This week we bring you the May 2017 DIVER Geo Scores and a look at State level GDP data.
DIVER Geo Scores are designed to quickly communicate the overall economic health of a selected geographic area on a scale of 0 to 10. The Geo Score reflects the relative economic well-being of the location and is available for all States, counties, and approximately 350 of the largest cities. Calculations are released monthly and are based on multiple, meaningful economic and demographic data from the employment, income and housing categories.
Top/Bottom Movers at the State Level
The tables below highlight those States with the largest positive and negative moves. For the top States that had the most significant increases in their Geo Scores, our focus today is on the top seven (there were six that tied for the next spots at +0.4). Of our top seven, all saw improvement in their employment pictures with declining unemployment and increases in the labor force participation rate. Housing data was positive as well. However, it will be worth keeping a close eye on wages across the board as only Washington and Nevada, among our top seven movers, saw increased wages.
For bottom movers at the State level our focus is limited to the bottom seven (like top movers, there were seven States that came in next at -0.6). Of the bottom six, all saw declining wages and the employment data was very marginal with very little movement either way regarding labor force participation. As noted in prior months, despite seeing declines in their Geo Score, all but Connecticut saw moderately rising housing prices.
I continue to be troubled by the continual rise of housing prices, irrespective of other economic conditions. Of equal concern is poor wage data. A quick look at the States noted below and the addition of others that would round out the top ten (of both groups of movers) show all but two with declining wages. Moreover, the decline for average weekly wages for New York and Connecticut is meaningful (-$150 and -$130 respectively). The wage data is inconsistent with the employment data and housing data and shows a level of disconnect not seen in years.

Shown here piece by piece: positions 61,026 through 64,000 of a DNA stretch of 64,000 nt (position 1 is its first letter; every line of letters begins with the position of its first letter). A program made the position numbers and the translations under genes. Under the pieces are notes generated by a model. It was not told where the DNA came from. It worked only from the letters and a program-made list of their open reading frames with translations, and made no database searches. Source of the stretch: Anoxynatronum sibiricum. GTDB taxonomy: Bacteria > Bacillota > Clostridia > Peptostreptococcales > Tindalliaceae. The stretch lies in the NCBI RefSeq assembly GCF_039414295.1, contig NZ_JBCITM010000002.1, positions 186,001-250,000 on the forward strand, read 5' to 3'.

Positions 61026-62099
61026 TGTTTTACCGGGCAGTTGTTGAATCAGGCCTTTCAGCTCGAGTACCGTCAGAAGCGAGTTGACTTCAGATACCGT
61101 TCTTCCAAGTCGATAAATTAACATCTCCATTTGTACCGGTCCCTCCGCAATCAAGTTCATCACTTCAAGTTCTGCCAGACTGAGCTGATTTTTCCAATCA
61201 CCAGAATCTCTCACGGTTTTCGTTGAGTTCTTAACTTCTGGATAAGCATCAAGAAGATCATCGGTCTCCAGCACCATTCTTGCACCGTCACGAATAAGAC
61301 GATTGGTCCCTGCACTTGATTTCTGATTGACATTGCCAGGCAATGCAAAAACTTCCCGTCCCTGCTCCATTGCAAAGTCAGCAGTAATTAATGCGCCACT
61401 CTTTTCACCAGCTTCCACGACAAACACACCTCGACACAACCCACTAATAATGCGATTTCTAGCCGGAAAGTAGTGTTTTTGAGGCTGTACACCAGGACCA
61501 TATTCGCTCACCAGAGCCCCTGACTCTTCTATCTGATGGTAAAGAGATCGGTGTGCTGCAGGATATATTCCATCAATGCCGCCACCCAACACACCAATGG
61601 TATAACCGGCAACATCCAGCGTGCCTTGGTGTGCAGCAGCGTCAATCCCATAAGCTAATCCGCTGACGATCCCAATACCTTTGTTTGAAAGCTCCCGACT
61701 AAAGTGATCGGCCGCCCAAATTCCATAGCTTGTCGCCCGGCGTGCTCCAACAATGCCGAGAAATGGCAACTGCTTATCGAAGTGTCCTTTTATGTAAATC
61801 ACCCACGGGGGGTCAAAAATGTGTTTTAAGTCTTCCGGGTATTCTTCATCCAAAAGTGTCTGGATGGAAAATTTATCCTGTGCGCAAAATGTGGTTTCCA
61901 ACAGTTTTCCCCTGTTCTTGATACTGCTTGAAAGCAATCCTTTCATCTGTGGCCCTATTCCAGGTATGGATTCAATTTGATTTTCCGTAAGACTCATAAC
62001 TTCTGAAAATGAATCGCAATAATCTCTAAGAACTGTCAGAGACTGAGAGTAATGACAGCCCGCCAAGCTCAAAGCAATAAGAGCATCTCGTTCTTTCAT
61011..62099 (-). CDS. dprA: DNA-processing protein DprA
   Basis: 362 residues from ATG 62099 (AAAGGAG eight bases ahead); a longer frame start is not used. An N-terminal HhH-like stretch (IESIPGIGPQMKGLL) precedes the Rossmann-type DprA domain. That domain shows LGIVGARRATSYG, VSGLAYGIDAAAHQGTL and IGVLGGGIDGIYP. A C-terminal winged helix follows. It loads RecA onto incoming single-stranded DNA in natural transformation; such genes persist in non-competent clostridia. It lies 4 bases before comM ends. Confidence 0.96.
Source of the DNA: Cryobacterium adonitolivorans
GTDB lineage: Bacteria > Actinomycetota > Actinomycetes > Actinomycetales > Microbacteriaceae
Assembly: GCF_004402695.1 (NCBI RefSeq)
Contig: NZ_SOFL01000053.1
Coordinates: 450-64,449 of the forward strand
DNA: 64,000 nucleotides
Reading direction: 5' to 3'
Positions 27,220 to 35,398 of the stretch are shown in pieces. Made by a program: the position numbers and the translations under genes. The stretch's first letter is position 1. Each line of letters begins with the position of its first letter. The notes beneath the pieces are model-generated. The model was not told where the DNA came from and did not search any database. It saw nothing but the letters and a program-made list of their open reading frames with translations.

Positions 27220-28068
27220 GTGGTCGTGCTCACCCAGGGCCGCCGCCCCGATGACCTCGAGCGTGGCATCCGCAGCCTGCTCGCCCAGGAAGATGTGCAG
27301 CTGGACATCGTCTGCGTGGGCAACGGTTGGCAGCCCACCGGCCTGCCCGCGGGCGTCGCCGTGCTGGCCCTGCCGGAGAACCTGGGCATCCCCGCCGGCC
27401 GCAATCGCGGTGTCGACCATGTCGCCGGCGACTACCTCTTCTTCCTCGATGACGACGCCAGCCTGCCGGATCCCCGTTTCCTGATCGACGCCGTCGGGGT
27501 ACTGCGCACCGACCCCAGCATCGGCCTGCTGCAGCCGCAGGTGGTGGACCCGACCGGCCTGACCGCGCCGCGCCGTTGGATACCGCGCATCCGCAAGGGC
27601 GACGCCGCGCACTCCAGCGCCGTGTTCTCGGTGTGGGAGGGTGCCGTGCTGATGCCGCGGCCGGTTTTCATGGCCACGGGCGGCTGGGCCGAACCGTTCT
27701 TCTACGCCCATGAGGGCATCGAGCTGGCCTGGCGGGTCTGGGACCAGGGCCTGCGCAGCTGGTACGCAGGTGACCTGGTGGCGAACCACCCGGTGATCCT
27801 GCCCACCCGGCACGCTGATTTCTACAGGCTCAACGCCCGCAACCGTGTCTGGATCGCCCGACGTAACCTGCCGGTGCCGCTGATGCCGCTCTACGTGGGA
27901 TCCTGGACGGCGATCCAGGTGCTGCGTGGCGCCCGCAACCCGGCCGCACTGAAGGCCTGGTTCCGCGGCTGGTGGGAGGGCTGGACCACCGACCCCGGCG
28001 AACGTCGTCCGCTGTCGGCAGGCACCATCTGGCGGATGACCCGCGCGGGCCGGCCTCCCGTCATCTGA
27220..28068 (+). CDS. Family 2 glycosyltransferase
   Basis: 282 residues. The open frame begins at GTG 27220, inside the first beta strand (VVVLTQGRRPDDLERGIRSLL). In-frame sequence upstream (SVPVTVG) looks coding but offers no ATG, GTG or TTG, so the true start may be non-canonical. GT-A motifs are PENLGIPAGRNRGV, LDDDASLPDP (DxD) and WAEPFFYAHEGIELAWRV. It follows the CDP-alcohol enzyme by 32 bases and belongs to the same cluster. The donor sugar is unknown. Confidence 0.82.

Before turning to the Counties and Cities, we wanted to add a data point to consider, State GDP. While not part of our Geo Score, it is a data point I have become more focused on at both the national and State level. Absent real GDP change (once finally adjusted), it is hard to see how the Fed can truly move forward with their planned interest rates hikes (how long have we been hearing about multiple hikes for 2014, 2015, 2016, 2017…) and how certain States can continue on without changes to their spending plans.
Last month, the Bureau of Economic Analysis released its 2016 State Real GDP. Compared to 2015, no State had GDP growth great than 3.7% (remember when +4% was the norm?), only 18 were above the US average of 1.62% and seven States saw a decline in their GDP. The data is available below this commentary. It may be worth looking to growth assumptions contained in State budgets.
County Level Geo Scores
At the county level, these top movers saw improvements in all data points – Okeechobee, FL; Crook, OR; Hamilton, OH; Linn, OR; Walton, GA; Langlade, WI; Bradford, FL; Door, WI; Costilla, CO; Marion, OR; and Hernando, FL. In addition, Bristol Bay, AK, Garfield, UT, Gallatin, IL and Door, WI all saw significant improvements in their unemployment rates.
Among counties with the greatest decline in their Geo Score, Freestone, TX and Lake of the Woods, MN both suffered large declines in their employment situation while Allegany, NY saw the largest drop in labor force participation rate. Finally, among this group, Coshocton, OH, Cortland, NY and Rockland, NY have seen fairly dramatic decreases in wages. Despite declining Geo Scores and associated data, all of our bottom movers still saw an increase in housing prices. As noted in prior Geo Score reports, I remain very concerned that the housing market is overheating.
City Level Geo Scores
At the City level, all cities with the greatest increase in their Geo Score had improved employment and housing conditions along with rising wages. In contrast, cities with the greatest declines, dominated by cities within Texas, all saw a decline in their labor force participation rate and poverty was on the rise in five of the ten cities with North Little Rock seeing a spike of over 14%. All of the city bottom movers other than Corpus Christie and Longview Texas saw an increase in housing prices. Have I mentioned I am a bit concerned about housing prices?
Have a great week.
Gregg Bienstock and Jane Ma